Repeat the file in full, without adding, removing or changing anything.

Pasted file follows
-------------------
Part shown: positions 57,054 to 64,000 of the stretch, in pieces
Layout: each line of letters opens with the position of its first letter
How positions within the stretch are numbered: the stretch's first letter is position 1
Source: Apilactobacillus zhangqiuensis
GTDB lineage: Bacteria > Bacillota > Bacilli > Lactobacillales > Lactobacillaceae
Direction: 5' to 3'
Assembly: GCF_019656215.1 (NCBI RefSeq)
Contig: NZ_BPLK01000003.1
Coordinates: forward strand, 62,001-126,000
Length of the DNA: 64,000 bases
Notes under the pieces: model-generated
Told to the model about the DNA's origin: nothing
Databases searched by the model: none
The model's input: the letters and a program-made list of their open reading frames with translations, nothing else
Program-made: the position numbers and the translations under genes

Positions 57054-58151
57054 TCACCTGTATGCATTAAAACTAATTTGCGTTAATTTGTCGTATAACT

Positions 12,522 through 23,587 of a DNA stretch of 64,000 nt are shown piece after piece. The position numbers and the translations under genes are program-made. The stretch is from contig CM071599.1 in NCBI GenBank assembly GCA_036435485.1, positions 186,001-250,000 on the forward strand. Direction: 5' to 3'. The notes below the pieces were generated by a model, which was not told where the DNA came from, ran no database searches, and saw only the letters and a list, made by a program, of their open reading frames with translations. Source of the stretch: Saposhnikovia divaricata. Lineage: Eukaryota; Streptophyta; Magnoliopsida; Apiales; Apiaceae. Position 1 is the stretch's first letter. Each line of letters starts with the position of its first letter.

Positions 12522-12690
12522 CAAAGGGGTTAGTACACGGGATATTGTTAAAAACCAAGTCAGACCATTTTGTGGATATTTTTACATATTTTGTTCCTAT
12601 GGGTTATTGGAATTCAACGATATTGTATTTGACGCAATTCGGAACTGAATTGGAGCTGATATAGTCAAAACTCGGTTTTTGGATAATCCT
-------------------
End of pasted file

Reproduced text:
Part shown: positions 57,054 to 64,000 of the stretch, in pieces
Layout: each line of letters opens with the position of its first letter
How positions within the stretch are numbered: the stretch's first letter is position 1
Source: Apilactobacillus zhangqiuensis
GTDB lineage: Bacteria > Bacillota > Bacilli > Lactobacillales > Lactobacillaceae
Direction: 5' to 3'
Assembly: GCF_019656215.1 (NCBI RefSeq)
Contig: NZ_BPLK01000003.1
Coordinates: forward strand, 62,001-126,000
Length of the DNA: 64,000 bases
Notes under the pieces: model-generated
Told to the model about the DNA's origin: nothing
Databases searched by the model: none
The model's input: the letters and a program-made list of their open reading frames with translations, nothing else
Program-made: the position numbers and the translations under genes

Positions 57054-58151
57054 TCACCTGTATGCATTAAAACTAATTTGCGTTAATTTGTCGTATAACT

Positions 12,522 through 23,587 of a DNA stretch of 64,000 nt are shown piece after piece. The position numbers and the translations under genes are program-made. The stretch is from contig CM071599.1 in NCBI GenBank assembly GCA_036435485.1, positions 186,001-250,000 on the forward strand. Direction: 5' to 3'. The notes below the pieces were generated by a model, which was not told where the DNA came from, ran no database searches, and saw only the letters and a list, made by a program, of their open reading frames with translations. Source of the stretch: Saposhnikovia divaricata. Lineage: Eukaryota; Streptophyta; Magnoliopsida; Apiales; Apiaceae. Position 1 is the stretch's first letter. Each line of letters starts with the position of its first letter.

Positions 12522-12690
12522 CAAAGGGGTTAGTACACGGGATATTGTTAAAAACCAAGTCAGACCATTTTGTGGATATTTTTACATATTTTGTTCCTAT
12601 GGGTTATTGGAATTCAACGATATTGTATTTGACGCAATTCGGAACTGAATTGGAGCTGATATAGTCAAAACTCGGTTTTTGGATAATCCT